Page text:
Josh Rubenstein, an LAPD spokesman, declined to comment on Tuesday’s decision and referred questions to the district attorney’s office. He also declined to say whether the officers had been disciplined. Under state law, police discipline matters are confidential.

An attorney representing the officers, Greg Smith, said disciplinary action had not been taken as of Tuesday, though the LAPD could still choose to initiate a disciplinary proceeding.

Ford was killed just days after a police officer fatally shot Michael Brown in Ferguson, Mo., sparking not only widespread national protests over police killings but scrutiny of prosecutors who decide whether to charge officers criminally.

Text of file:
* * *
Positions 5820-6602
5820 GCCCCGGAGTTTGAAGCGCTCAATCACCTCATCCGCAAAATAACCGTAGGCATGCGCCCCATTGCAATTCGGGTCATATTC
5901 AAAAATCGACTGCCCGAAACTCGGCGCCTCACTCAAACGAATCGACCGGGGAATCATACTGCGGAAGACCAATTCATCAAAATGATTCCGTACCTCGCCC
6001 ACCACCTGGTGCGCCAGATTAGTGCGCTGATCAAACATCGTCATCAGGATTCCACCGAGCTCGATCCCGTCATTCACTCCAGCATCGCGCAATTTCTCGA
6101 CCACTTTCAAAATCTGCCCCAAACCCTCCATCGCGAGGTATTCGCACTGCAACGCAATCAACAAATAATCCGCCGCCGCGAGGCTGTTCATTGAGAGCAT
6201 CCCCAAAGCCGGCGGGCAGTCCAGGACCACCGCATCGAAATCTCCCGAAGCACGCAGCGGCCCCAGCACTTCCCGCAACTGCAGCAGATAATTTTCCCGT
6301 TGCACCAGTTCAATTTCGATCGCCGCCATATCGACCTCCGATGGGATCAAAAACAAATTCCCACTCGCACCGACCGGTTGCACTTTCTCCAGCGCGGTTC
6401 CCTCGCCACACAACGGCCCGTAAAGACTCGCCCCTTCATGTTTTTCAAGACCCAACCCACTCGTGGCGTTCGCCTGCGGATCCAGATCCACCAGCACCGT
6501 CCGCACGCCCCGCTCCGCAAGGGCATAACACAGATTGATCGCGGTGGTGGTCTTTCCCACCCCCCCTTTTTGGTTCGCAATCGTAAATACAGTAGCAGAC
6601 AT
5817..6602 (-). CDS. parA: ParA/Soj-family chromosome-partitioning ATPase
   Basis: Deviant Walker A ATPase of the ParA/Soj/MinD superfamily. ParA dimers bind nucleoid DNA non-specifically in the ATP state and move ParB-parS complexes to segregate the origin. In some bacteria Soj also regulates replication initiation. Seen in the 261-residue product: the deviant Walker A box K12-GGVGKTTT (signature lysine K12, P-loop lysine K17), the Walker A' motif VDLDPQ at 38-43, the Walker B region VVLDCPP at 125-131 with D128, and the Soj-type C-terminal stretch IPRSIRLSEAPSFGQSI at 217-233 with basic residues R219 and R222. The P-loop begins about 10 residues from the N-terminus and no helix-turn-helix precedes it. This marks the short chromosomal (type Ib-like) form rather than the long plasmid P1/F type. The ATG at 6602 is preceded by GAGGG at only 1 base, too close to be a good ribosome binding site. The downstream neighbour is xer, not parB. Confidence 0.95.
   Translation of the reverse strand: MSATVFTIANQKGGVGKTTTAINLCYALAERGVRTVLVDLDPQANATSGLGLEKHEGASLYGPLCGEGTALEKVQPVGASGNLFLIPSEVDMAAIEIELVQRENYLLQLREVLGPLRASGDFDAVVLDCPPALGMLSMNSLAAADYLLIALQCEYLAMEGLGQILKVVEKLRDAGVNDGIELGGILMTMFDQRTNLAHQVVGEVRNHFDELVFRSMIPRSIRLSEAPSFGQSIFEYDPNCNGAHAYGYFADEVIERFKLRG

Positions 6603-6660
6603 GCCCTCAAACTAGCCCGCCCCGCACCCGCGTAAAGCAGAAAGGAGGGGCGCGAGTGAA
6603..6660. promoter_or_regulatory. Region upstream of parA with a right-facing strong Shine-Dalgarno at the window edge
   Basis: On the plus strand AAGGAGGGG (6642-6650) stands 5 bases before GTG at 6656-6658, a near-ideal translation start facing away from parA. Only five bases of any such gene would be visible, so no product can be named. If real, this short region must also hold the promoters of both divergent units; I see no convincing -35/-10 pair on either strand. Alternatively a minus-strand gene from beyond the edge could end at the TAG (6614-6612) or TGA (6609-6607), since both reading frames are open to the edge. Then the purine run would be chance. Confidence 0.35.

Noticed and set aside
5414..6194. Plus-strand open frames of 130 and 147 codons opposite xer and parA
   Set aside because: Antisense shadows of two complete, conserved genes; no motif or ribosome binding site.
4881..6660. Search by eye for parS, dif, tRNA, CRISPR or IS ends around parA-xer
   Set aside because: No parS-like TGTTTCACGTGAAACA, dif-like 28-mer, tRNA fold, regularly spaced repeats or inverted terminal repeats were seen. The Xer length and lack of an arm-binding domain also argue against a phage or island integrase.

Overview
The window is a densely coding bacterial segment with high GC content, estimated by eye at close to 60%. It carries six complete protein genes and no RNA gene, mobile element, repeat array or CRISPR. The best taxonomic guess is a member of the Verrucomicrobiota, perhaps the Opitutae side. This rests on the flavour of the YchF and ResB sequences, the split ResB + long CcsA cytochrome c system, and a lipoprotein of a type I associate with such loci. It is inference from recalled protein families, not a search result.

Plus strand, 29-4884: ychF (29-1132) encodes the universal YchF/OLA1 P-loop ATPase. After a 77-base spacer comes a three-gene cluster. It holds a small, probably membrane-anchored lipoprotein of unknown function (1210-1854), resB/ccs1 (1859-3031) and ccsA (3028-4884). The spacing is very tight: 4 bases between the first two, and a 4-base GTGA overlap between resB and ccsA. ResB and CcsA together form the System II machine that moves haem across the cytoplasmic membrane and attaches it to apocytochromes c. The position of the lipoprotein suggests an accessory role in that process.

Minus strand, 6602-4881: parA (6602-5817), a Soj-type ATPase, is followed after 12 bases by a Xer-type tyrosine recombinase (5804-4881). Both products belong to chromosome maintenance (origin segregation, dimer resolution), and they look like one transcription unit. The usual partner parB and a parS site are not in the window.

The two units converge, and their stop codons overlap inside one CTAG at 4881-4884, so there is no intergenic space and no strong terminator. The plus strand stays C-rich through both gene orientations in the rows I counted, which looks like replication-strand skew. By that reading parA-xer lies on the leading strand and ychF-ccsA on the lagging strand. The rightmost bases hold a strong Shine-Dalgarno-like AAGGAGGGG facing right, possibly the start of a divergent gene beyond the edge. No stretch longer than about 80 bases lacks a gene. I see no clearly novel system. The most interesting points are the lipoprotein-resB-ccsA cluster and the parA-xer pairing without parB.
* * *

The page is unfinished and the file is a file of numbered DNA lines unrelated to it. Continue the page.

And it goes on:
The Los Angeles County district attorney’s office has not charged a law enforcement officer in an on-duty shooting since 2000, records show. Lacey took office in 2012.

Melina Abdullah, a local organizer with Black Lives Matter in Los Angeles, accused Lacey of ignoring what some members of the community consider a pattern of excessive force within the LAPD.

“She has refused to prosecute officers who kill our people,” Abdullah said. “This case is particularly troublesome given that she did have a Police Commission ruling that said the officers were out of policy. She could have prosecuted them, one would think, more easily than other cases.”

Paula Madison, a former police commissioner who reviewed Ford’s shooting in 2015, said she believes his death resonated with many Angelenos because of the long-standing complaints within some neighborhoods about stops made by police. 

“I’m sorry that this young man lost his life because he happened to be in an economic and social status that did not allow him to live in what’s called a ‘safe neighborhood.’ It’s not his fault,” she said. “It’s not his fault and yet he was stopped, and that stop led to him losing his life.”